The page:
Banned UK number plates: the ‘23’ UK registration marks withheld by the DVLA for being too rude
Offensive letter and number combinations referencing everything from sex to the Ukraine war were held back from release
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With the arrival of the ‘23’ registration mark, the licensing body has revealed the full list of new plates which it won’t issue for fear of causing offence or because they hint at illegal activity.
Among this year’s plates are some that refer to Brexit, such as EU23 BAD, a host that hint at violence, including GB23 KLL and GB23 GUN, and a smattering of playground level insults and smuttiness such as TO23 ERR and BA23 TRD.
The Russian invasion of Ukraine has also led to a slew of new plates being withheld, such as RU23 UKR, FK23 RUS and NO23 UKR. And with the Covid pandemic still fresh in people’s minds the DVLA has chosen to withhold plates including CO23 ONA and CO23 RNA.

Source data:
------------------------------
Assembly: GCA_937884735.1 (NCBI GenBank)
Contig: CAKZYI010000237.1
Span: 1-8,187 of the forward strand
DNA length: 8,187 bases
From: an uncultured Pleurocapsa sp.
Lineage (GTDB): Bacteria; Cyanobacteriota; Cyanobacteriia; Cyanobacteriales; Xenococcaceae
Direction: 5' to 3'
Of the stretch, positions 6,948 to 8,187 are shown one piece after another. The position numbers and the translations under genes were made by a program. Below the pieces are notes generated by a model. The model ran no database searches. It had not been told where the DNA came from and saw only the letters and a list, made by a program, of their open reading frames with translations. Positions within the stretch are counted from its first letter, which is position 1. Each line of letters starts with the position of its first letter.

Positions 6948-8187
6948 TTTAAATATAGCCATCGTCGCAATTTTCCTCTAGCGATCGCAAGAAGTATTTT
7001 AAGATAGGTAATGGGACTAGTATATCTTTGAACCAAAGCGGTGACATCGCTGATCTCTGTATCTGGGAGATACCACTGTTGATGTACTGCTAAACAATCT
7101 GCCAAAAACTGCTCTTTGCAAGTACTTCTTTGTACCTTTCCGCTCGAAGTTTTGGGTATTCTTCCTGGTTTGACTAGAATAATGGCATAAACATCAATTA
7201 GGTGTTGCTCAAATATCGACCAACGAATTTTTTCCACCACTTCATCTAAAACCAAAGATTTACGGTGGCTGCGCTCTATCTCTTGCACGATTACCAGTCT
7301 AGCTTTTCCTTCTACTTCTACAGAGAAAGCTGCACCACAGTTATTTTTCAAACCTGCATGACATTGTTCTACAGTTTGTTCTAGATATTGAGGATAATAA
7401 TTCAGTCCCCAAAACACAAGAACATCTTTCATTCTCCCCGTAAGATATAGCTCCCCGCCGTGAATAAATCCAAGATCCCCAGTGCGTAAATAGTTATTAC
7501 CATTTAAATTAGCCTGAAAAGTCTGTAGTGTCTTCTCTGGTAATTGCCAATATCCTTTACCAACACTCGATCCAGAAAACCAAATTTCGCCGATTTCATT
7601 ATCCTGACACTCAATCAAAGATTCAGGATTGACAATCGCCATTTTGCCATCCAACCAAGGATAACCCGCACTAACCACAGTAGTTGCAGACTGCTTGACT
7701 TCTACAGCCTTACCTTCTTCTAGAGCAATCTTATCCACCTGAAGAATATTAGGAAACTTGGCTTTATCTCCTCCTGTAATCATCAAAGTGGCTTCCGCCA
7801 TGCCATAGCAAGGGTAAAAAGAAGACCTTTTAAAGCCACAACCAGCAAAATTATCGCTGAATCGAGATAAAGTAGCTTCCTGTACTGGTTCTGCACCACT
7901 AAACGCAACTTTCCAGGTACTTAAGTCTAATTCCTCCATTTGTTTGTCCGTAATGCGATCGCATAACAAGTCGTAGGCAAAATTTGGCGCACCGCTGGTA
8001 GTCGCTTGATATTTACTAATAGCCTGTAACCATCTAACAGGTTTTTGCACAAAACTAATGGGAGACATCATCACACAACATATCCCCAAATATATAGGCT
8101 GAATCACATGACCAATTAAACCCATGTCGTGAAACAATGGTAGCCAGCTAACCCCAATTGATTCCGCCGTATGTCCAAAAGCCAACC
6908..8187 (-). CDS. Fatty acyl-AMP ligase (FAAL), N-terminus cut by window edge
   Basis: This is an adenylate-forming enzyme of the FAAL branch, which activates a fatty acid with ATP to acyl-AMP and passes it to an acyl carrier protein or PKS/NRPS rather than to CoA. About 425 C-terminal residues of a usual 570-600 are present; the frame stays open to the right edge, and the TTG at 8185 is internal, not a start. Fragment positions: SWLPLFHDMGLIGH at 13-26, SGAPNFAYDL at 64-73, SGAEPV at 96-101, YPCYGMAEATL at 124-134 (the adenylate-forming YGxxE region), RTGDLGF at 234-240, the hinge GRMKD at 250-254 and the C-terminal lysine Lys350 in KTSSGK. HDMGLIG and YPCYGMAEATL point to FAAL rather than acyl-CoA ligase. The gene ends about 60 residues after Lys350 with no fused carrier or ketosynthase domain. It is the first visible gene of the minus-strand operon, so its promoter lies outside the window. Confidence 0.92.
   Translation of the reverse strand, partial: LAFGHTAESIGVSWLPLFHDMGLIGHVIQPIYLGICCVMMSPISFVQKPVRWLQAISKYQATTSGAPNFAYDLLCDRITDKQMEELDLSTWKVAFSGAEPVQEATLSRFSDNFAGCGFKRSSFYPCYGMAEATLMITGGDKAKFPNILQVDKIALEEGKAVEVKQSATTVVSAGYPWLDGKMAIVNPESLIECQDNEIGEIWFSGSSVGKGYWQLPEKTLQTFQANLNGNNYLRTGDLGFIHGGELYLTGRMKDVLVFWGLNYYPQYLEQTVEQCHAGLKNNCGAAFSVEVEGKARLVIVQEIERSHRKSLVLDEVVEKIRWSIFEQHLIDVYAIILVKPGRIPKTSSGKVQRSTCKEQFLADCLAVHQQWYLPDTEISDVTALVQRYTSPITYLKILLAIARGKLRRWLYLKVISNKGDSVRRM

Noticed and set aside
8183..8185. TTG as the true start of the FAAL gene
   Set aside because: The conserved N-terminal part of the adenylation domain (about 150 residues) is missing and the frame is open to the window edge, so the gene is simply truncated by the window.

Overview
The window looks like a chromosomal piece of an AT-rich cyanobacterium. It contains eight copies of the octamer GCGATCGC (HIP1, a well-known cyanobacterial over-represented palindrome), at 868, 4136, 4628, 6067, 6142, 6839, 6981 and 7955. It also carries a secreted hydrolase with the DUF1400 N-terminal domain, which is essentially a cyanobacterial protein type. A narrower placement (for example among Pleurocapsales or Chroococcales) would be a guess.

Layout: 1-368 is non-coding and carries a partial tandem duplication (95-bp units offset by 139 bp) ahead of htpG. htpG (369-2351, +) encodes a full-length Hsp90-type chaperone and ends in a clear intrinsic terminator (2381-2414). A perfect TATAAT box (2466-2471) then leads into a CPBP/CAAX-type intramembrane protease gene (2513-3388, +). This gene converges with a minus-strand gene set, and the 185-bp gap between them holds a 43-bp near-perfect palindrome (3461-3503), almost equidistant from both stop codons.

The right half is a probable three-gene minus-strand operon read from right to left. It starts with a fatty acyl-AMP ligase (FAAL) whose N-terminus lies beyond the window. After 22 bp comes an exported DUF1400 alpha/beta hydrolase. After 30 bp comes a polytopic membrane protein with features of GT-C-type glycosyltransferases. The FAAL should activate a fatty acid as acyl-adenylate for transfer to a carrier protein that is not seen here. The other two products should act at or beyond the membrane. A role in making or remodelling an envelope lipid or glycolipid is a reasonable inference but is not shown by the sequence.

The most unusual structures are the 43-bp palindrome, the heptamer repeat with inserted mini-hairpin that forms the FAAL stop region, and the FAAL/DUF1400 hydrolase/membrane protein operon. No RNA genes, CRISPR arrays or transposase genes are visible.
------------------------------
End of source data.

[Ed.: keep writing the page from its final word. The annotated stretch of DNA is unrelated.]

The DVLA has a fixed list of banned letter combinations which are never issued. These include *B** UMS, *G** ODS, AN** GER and BO** SOM. Any plate ending in SEX, ASS or BUM is also automatically banned.
However, ahead of the new registration changeover every March and September, a panel of staff compile a list of plates which could cause offence due to how the year marker appears among other characters. These can range from spelling out rude words, such as AA23 HLE, to referencing international terror groups - HE23 OLA - or hinting at threatening language, such as GO23 HLL.
Although the DVLA adds new banned plates to its list every six months, the agency insists that a relatively few potentially offensive plates are held back every year.
A DVLA spokesperson said: "Many people enjoy displaying a personalised registration number and there are over 50 million registrations available on our website.
"The vast majority of registration numbers are made available but the agency holds back any combinations that may cause offence, embarrassment or are in poor taste."
The DVLA regularly auctions off more desirable number plates, making around £160 million year from personalised registrations that spell out common names or match vehicle models.